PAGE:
5. Avatar
    Larry Steward on Reply

    As a Life Coach supporting people in retirement who want to continue earning an income, I recommend sticking with highly professional networking techniques as the best way to uncover new opportunities. This means doing enough self-assessment to know the best combination of skills and interests you want to rely on in the work you are looking for. Find others doing similar work by rolling up your sleeves and doing your research. Contact these “resident experts” and chat with them by introducing yourself as having a passion for doing what they are doing. They will relate to you and appreciate your interest and that you have somehow connected with them. Don’t turn this connection into a serious talk about landing a job – that could end the discussion. Instead, ask about how they got the job and more about the work they do. See if you can uncover a challenge they are working on and if so, how you could possibly provide a solution. Keep doing that and sooner than later, you will create an opportunity for yourself without dealing with all the rejection other approaches subject you to.

  6. Avatar
    CHRIS on Reply

    And in the Real World. If you’re in your 50’s or 60’s, a vast majority of companies do not want to employ you. Now with
    the hundred of thousands of people who have been made redundant because of the Covid 19 pandemic, people in their
    50’s and 60’s chances of them being employed are now even slimmer. These positive articles are all well and good but for
    every 50 0r 60 year old who finds employment, thousands more (like myself) are continually rejected. It doesn’t matter how
    many years you’ve worked, or how well you know the job, if your 63 and a person in their 20’s apply for the same, position
    who’s the company going to employ. The Old Boy, who is 3 years from retirement, or the youngster who has 40 years to go?
    Doom and Gloom? Maybe, but I’m also being realistic.
    Now will I get an answer to my comment, or will it be removed? Because in the present climate, honesty and Free Speech
    are Not Allowed.

  7. Avatar
    Valerie Lindsay on Reply

    I think you’re absolutely right Chris. It seems that once you’re in your 50’s society would have you believe it’s time to get in your coffin, not look for a job… And to cap it all there are more hurdles to jump if you’re a woman, divorced and black. Trying to remain positive and upbeat as is my nature, but it’s extremely difficult normally let alone at the moment…

  8. Avatar
    Linda Fielding on Reply

    Thankyou all for expressing views, it is harder when you are nearly 60, without a doubt. I appreciated reading the comments as my opinions are very similar but were mine…. now with reading this… its good to know people are out there feeling similar things. Stay safe and keep trying we have so much to offer….we just need an employer that realises..

  9. Avatar
    Nigel WIllis on Reply

    Apart from acting as a reminder, does this article offer any original insights? Over the past 3 years I have read many articles from the well known organisations/ groups and i am very rarely impressed.

    This year my resolution is to provide feedback whenever possible. Over the eleven ideas described above , how many truly original? Maybe a rare appearance of phrases like “Be your own cheerleader” , but items 1 to 8 should certainly be standard fare for job hunters of all ages.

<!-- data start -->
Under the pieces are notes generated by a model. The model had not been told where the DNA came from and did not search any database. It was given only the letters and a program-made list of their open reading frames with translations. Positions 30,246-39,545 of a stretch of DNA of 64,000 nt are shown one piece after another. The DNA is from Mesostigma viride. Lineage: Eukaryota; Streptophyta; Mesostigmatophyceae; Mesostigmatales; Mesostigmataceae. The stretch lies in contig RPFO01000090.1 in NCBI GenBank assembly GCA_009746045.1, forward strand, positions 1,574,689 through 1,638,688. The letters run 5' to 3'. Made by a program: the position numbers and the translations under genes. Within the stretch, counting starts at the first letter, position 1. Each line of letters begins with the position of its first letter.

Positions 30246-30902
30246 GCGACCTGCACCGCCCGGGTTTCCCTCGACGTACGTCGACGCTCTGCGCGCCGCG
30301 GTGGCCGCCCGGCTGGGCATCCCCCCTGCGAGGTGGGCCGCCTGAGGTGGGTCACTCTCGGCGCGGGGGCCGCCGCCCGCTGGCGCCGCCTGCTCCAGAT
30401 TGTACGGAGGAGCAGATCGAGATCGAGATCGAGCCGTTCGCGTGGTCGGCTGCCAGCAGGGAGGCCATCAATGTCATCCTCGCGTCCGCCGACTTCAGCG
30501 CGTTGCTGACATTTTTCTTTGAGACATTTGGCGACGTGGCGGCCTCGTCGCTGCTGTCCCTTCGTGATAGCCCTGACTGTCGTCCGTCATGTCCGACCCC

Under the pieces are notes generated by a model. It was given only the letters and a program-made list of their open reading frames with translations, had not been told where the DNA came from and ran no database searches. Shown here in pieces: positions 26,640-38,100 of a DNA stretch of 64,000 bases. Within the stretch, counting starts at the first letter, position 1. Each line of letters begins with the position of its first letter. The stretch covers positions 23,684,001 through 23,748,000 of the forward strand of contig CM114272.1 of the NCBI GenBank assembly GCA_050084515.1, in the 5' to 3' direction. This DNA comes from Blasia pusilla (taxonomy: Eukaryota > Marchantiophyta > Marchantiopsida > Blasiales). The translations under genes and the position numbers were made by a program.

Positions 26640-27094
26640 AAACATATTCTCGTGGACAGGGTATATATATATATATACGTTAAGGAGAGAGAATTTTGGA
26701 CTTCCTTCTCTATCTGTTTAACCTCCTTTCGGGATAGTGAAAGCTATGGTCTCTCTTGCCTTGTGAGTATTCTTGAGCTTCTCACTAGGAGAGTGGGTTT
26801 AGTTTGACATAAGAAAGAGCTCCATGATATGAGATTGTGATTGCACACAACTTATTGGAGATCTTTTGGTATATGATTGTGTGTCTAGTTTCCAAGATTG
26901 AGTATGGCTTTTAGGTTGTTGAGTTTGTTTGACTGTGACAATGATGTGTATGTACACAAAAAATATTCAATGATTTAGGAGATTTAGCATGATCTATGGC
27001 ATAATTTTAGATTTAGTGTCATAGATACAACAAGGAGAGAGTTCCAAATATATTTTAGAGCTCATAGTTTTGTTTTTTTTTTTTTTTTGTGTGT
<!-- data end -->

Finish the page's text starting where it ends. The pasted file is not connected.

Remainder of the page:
In webinars , i still here people ask “how long should my CV be”. I find this extremely worrying because i would hope that any person who has just written their CV will then know the answer to that question.

    I blame some careers experts for over elaborating when a simple answer will do or preaching untested alternatives before they are shot down by their peers. I also have to blame us , the job seeker for not picking up on the basic soon enough.

    I would like to see more original material rather than just current thoughts reformatted. Am I on my own in this ?

    1. Avatar
      Gaetano on Reply

      Hi Nigel, many thanks for your feedback. We welcome any feedback you have – good or bad, on how we can improve the Rest Less experience so your message is great.

      I see your point of view there and what our Editorial Team have tried to achieve with this article is to address instanced of people over 50 who return to the jobs market after 20/30 years: we thought it is helpful to have a refresher on some of the core steps in looking for work.

      In addition to that article, we have plenty of other jobs content beyond it, that include a wide range of ideas and tailored advice for over 50s.
      You can see all the articles in here

      After all, this is what Rest Less is about: we do our best to provide help, tips, inspiration and guidance for work.

      Hope that helps.


  10. Avatar
    Peter Chapman on Reply

    Hi Every one, have had some Zoom interviews over the last 2 weeks , but nothing has come of them. The out come comments were , you are very good at your job , but we have found someone with the right experience. But at the start of interview , they were looking for someone like me , and were super impressed with cv. Then why the turn around? age ?
    Second interview the employer asked me where I see my self in five years time, had they even read my cv , they could see how old I was, left me feeling stupid, also asked a question if COVID-19 ended right now , what would I do? the questions they asked were for a school leaver type questions.
    This has now put me off from applying for a role that I am experienced at ….and that I love..

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By providing your email you agree to receive emails and communications from us and acknowledge that your personal data will be used in accordance with our Privacy Policy and Terms and Conditions. You can unsubscribe at any time through the link in our emails.